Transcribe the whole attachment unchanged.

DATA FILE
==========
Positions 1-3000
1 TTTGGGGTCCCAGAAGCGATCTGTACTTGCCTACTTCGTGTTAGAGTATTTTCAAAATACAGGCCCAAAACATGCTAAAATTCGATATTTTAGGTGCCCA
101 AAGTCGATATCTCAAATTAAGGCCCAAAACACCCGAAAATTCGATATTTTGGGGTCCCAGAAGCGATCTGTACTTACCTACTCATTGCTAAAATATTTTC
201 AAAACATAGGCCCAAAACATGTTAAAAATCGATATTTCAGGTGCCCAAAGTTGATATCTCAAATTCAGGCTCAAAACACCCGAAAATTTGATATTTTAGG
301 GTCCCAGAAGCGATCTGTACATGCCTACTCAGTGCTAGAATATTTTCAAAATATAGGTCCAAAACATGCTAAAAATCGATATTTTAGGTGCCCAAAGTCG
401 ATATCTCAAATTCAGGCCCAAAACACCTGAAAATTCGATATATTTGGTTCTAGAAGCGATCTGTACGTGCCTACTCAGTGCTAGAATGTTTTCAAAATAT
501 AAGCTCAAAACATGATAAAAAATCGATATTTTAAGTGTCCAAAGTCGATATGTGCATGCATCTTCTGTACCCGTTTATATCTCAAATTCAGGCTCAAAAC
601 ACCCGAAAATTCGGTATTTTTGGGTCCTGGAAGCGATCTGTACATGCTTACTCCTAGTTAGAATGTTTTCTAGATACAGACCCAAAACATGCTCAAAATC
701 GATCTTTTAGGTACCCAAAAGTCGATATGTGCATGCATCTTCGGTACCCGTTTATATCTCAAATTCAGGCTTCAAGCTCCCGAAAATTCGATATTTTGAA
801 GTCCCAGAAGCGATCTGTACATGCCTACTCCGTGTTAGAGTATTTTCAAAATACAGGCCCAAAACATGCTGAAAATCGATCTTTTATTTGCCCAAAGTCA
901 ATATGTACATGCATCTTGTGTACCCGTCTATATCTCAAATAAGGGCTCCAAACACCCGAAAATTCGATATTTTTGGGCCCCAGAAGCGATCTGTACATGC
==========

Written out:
Positions 1-3000
1 TTTGGGGTCCCAGAAGCGATCTGTACTTGCCTACTTCGTGTTAGAGTATTTTCAAAATACAGGCCCAAAACATGCTAAAATTCGATATTTTAGGTGCCCA
101 AAGTCGATATCTCAAATTAAGGCCCAAAACACCCGAAAATTCGATATTTTGGGGTCCCAGAAGCGATCTGTACTTACCTACTCATTGCTAAAATATTTTC
201 AAAACATAGGCCCAAAACATGTTAAAAATCGATATTTCAGGTGCCCAAAGTTGATATCTCAAATTCAGGCTCAAAACACCCGAAAATTTGATATTTTAGG
301 GTCCCAGAAGCGATCTGTACATGCCTACTCAGTGCTAGAATATTTTCAAAATATAGGTCCAAAACATGCTAAAAATCGATATTTTAGGTGCCCAAAGTCG
401 ATATCTCAAATTCAGGCCCAAAACACCTGAAAATTCGATATATTTGGTTCTAGAAGCGATCTGTACGTGCCTACTCAGTGCTAGAATGTTTTCAAAATAT
501 AAGCTCAAAACATGATAAAAAATCGATATTTTAAGTGTCCAAAGTCGATATGTGCATGCATCTTCTGTACCCGTTTATATCTCAAATTCAGGCTCAAAAC
601 ACCCGAAAATTCGGTATTTTTGGGTCCTGGAAGCGATCTGTACATGCTTACTCCTAGTTAGAATGTTTTCTAGATACAGACCCAAAACATGCTCAAAATC
701 GATCTTTTAGGTACCCAAAAGTCGATATGTGCATGCATCTTCGGTACCCGTTTATATCTCAAATTCAGGCTTCAAGCTCCCGAAAATTCGATATTTTGAA
801 GTCCCAGAAGCGATCTGTACATGCCTACTCCGTGTTAGAGTATTTTCAAAATACAGGCCCAAAACATGCTGAAAATCGATCTTTTATTTGCCCAAAGTCA
901 ATATGTACATGCATCTTGTGTACCCGTCTATATCTCAAATAAGGGCTCCAAACACCCGAAAATTCGATATTTTTGGGCCCCAGAAGCGATCTGTACATGC